Maybe with Galaxy they do (and maybe they say if they do somewhere)? I don’t know, I don’t use Galaxy and haven’t looked into it (which makes for consistency with my dislike of the Steam client).

Stating my opinion when asked, about why I don’t want to use Steam, and stating the multiple big points for me, that make it unacceptable, is not “shoving it down people’s throats”.

The fact it’s necessary to phone home for one to play the games (even occasionally if one puts it into offline mode, I believe (ala Denuvo every 2 weeks needing to phone home)), is the definition of DRM. The fact you need their software installed is also unacceptable to me; I’ve no need for their crap software that has destroyed data. Gog doesn’t need a client; one can download all the installers, dlcs, extras from a web browser (or a third party utility, like lgogdownloader if one finds that acceptable). One also doesn’t need to run the installers, but can use innoextract, if one feels like not trusting Gog’s installers.

If the specific game allows for downloading, removing Steam and then the game will still run, for very strict DRM definition, it wouldn’t apply. I don’t trust the client to do things properly, and in one case, it’s provably done things catastrophically wrong. Since I need it to download the games, I lump it in with the Steamworks DRM it has. With DRM, in general, equaling “Digital Restrictions Management” as the best, shortest definition I’ve heard.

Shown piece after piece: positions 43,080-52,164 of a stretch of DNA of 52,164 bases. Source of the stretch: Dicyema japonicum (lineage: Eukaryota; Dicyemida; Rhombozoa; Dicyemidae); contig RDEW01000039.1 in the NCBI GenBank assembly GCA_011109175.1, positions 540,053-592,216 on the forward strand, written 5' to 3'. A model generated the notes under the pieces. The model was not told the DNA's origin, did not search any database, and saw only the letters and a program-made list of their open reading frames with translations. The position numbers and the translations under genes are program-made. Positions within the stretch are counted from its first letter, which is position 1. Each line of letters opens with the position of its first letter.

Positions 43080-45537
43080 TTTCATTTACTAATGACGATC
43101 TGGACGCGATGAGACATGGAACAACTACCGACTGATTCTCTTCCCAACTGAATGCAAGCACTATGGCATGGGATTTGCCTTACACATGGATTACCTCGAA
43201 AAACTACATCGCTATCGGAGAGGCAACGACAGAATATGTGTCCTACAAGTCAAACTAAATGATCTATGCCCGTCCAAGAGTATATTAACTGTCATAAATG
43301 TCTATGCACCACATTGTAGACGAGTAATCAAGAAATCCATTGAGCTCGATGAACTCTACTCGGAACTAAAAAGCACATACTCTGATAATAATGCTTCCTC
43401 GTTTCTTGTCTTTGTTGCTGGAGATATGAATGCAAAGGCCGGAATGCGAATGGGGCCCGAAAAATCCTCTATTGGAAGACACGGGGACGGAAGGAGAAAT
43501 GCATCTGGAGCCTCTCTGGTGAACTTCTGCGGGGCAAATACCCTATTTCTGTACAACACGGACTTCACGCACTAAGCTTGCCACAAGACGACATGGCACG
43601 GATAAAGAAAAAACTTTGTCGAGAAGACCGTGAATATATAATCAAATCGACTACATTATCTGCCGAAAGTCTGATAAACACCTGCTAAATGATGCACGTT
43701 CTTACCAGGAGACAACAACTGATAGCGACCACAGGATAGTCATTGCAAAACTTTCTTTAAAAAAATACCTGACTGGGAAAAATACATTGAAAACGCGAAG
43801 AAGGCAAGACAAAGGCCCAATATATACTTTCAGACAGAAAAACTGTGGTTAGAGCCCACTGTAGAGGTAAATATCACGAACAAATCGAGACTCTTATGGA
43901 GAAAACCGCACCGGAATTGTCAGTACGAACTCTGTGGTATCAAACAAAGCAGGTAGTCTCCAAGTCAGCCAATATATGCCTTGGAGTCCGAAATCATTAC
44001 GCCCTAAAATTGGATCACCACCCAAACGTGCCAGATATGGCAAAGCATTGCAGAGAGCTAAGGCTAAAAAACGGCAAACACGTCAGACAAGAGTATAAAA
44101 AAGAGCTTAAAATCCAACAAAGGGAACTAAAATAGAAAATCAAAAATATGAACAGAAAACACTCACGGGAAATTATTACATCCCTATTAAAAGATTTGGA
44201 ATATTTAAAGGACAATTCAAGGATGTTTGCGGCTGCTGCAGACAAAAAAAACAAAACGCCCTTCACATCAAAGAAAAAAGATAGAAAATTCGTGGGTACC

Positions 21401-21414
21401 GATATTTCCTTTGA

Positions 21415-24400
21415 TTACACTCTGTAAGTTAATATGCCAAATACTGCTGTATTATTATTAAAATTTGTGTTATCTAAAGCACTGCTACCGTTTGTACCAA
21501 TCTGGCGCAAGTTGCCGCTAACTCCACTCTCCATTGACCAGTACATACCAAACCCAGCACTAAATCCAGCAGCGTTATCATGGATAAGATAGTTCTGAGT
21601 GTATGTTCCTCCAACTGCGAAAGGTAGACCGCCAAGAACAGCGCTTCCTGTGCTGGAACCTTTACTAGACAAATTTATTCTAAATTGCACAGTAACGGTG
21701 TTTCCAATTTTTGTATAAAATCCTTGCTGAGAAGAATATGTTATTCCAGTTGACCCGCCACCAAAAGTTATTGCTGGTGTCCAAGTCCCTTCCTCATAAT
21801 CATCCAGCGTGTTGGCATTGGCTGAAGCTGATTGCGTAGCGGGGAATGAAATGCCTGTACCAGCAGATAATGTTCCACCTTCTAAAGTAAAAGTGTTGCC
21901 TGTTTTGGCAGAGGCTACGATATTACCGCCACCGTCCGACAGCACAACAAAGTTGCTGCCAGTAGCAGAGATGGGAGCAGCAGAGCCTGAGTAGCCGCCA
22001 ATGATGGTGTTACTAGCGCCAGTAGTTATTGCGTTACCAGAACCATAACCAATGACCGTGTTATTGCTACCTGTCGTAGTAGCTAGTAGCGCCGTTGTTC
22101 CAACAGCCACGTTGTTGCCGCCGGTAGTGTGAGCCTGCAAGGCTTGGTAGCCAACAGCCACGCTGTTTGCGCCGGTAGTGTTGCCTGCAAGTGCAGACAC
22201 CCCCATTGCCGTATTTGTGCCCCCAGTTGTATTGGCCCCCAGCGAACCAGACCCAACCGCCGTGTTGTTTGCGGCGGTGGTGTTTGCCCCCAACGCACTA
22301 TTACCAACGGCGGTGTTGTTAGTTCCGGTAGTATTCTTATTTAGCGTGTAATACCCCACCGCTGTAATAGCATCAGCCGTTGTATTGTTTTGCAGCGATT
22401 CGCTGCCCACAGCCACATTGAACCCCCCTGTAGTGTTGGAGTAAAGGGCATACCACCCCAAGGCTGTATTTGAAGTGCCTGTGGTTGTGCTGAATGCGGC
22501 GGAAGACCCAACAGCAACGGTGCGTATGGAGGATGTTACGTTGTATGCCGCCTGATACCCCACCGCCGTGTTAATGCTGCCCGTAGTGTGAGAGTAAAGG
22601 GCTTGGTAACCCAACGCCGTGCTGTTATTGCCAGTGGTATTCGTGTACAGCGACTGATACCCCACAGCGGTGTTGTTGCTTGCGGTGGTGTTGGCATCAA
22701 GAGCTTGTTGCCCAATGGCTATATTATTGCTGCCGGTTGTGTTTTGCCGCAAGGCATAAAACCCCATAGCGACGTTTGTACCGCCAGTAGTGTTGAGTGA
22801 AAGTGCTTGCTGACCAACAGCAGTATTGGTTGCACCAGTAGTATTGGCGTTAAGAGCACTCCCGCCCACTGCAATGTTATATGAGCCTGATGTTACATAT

So I’ll grant you that me calling the client DRM with no exception, has a personal standard, less mainstream standard to it. Of course, as a well reasoned personal standard, I’m not going to suddenly disagree with myself and start using it.

Except on the site it clearly says “DRM-Free Content”, and that’s a requirement to get a game on Gog. There’s certain areas where they are less than stellar on the DRM-Free front, if you start nitpicking, and they need to work on that. I’d guess in (much) greater than 90% they are DRM-Free even when nitpicking.

As for “holy grail praise”, where do you get that? I point out where I see a Gog version being better than the Standalone version. In the poll I linked, they committed to supporting the Standalone version because there were enough purchasers who didn’t want the Steam version at all. If their reasons are similar to mine, they might accept a Gog version which might be less burden on the Automation team, since ditching the Standalone version isn’t an option.

Well, at least not without a new poll to see what’s changed in 2.5 years. And not forgetting the raw numbers of people who’d be affected, not just a percentage; there’s going to be more Steam users due to that being the only version for about 2 years. That’ll decrease the percentage, though might not be a small number (e.g. 1% of one million is one hundred thousand).

Okay, how about Stardew Valley (one person, day-0 launch on Gog), or Inside (which got on Gog when they removed Denuvo), or any of the current “in dev” titles on Gog?

Everyone, with very few exceptions, has to deal with “piracy”. A DRM-Free version doesn’t suddenly make people “pirate” it more. Hell, it might reduce “piracy” numbers.

Some people care about not being treated as a probable criminal from the start, and wouldn’t purchase because of that; a lost sale due to developer or publisher decision to add DRM.

Some people might “pirate” the game when they’ve bought it, to get around the DRM; no lost sale there.